There’s a saying that has floated around the technology industry for the past few years: “Good technology gets out of your way.” It’s not exactly clear where the statement originated, although Google has long subscribed to the idea and used it in media relations. Similarly, though Apple itself does not use the saying, people have pointed to the tech giant’s easy-to-use products as an example of what it means. According to this mentality, a good piece of mass-market technology should act as a catalyst, lowering the energy barrier to accomplish a task. Early adopters may be willing to tolerate extra friction created by a new, imperfect product, but the population at large wants technology that works and makes their lives easier.
Unfortunately, healthcare IT is an industry where progress towards this ideal has been slow. All too many healthtech solutions add rather than reduce frustration and effort. BeckonCall, along with many other healthtech startups, are working to resolve this deficit and give doctors more time to do what’s most important: spending time with their patients. We can’t solve all of the problems you might be facing in your practice when it comes to IT, but we have compiled a few things to consider when you’re looking at adding or changing healthIT solutions at your practice.
Nobody looks for a HealthIT solution that will create more work. And yet, as noted in the intro that is all to often the outcome. Sometimes this is due to limited options in an area where the technology is still being developed. Other times, it is because a product that looks reasonable during initial evaluation presents problems only after extended use of all the detailed features. To mitigate this risk, look for solutions that have low (or no) onboarding fees so you don’t feel forced to stay with a provider due to sunk costs. Additionally, ask around for colleagues and competitors who have used the service. This goes beyond just reading online reviews, although that’s a start. As with any feedback, first person conversations are always best.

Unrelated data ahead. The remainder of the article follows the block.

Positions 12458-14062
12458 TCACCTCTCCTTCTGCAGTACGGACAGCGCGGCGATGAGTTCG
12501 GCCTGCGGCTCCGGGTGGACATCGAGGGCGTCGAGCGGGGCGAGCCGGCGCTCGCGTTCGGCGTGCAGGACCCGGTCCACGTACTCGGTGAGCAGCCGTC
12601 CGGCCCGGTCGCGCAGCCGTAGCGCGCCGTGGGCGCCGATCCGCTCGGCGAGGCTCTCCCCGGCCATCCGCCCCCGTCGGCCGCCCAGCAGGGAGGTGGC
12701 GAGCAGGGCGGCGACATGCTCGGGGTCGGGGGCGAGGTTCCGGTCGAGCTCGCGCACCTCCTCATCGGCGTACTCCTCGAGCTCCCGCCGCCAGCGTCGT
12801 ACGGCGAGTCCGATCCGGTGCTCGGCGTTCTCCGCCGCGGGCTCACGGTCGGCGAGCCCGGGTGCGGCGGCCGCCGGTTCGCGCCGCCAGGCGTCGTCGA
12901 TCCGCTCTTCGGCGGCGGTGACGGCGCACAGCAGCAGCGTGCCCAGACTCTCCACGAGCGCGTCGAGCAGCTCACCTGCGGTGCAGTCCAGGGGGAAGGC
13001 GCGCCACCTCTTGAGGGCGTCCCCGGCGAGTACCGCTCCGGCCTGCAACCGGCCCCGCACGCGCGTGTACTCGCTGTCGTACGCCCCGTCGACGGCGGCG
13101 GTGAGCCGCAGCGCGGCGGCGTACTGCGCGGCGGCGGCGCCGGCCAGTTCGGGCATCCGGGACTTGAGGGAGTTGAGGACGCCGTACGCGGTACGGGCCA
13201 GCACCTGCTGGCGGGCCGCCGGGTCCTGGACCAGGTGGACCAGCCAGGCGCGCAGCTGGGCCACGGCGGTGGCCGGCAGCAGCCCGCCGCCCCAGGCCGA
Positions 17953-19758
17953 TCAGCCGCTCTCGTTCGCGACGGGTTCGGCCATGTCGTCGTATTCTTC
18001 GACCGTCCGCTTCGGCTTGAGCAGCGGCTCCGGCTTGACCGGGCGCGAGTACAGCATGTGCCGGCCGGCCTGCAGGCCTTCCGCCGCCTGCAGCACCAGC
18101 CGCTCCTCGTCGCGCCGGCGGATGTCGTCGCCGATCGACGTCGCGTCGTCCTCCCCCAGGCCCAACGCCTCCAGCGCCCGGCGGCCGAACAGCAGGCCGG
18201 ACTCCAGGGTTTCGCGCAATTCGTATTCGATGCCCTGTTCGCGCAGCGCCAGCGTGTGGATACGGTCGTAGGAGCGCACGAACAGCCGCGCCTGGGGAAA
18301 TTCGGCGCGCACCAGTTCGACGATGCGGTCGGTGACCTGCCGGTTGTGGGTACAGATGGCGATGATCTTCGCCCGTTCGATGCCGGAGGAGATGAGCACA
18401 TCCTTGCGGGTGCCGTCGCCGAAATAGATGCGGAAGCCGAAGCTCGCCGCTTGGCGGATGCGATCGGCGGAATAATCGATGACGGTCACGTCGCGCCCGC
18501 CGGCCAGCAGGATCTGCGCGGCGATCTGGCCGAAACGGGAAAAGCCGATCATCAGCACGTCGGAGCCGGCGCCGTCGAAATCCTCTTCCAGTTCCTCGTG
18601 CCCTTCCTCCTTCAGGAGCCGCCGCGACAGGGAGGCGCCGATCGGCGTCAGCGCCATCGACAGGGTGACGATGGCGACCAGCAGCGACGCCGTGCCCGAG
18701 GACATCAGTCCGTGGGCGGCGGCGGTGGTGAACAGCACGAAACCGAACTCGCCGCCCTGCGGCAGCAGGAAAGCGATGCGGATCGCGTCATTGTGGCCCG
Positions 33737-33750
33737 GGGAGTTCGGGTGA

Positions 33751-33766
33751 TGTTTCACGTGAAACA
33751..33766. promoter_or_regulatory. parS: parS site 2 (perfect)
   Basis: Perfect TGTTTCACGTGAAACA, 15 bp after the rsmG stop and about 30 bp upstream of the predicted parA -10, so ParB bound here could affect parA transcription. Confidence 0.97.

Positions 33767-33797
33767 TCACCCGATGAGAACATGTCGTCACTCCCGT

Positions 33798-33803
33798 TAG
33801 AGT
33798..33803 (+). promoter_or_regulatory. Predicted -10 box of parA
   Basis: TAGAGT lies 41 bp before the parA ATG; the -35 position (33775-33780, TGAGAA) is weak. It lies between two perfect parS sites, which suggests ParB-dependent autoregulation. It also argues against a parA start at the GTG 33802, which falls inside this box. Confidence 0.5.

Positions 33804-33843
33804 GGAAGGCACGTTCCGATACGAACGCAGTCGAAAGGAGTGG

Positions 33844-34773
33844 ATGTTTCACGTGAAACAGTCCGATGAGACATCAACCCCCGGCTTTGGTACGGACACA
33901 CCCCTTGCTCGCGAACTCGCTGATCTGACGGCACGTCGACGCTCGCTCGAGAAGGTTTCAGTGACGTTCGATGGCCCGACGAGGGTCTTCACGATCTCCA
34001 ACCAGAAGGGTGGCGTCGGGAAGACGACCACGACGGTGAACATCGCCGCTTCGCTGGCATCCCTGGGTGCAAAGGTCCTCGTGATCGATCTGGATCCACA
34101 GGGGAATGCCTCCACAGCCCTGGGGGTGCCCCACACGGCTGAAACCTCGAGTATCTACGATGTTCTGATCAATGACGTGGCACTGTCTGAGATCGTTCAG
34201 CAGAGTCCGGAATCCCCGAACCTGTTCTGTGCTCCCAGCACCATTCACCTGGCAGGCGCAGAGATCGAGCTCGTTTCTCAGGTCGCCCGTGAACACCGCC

This isn’t always possible. For example, EHR platforms are generally functional but not attractive. In general, though, seek out products that not only work well but look good. In fact, those two things often go together. You want something that is easy to install and provides simple or automatic updates. Depending on the service a companion mobile app is ideal. And a modern interface is usually the sign of a company that cares about its product and customers. For example, a mobile app running on iOS should have the ability to sign in using Apple’s TouchID. This is not because it’s necessarily more secure than a PIN, but because it demonstrates that the company is puts effort into keeping up with the software ecosystem and implementing best practices. In other words, it suggests that the company really is trying to make your life easier.
Your vendors must be able to adjust to changes in your practice and those in the regulatory environment. A good example of this is with technology that falls under the new Medicare Access and CHIP Reauthorization Act of 2015 (MACRA) guidelines. The goals of MACRA are to improve patient care and protect patient information, while saving the system money. It touches on reimbursement issues, technology, and many other areas of healthcare. As such, it represents a piece of regulation that will require significant effort to implement and comply with. Compliance for certain rules will require use of a certified EHR. Software to track patient metrics will also be necessary, as will services to improve care team communication. Therefore, both providers and technology companies are working to update their services to keep up with the new rules. Make sure your software providers are on track with all of this. Additionally, MACRA and other legislation take time to fine-tune. As we’ve seen in the past, passing new rules and laws is one thing, figuring out exactly how they change things on a day-to-day level within the healthcare system is another. Therefore, your healthIT solutions must be flexible enough to change with all of the inevitable adjustments to the regulatory environment.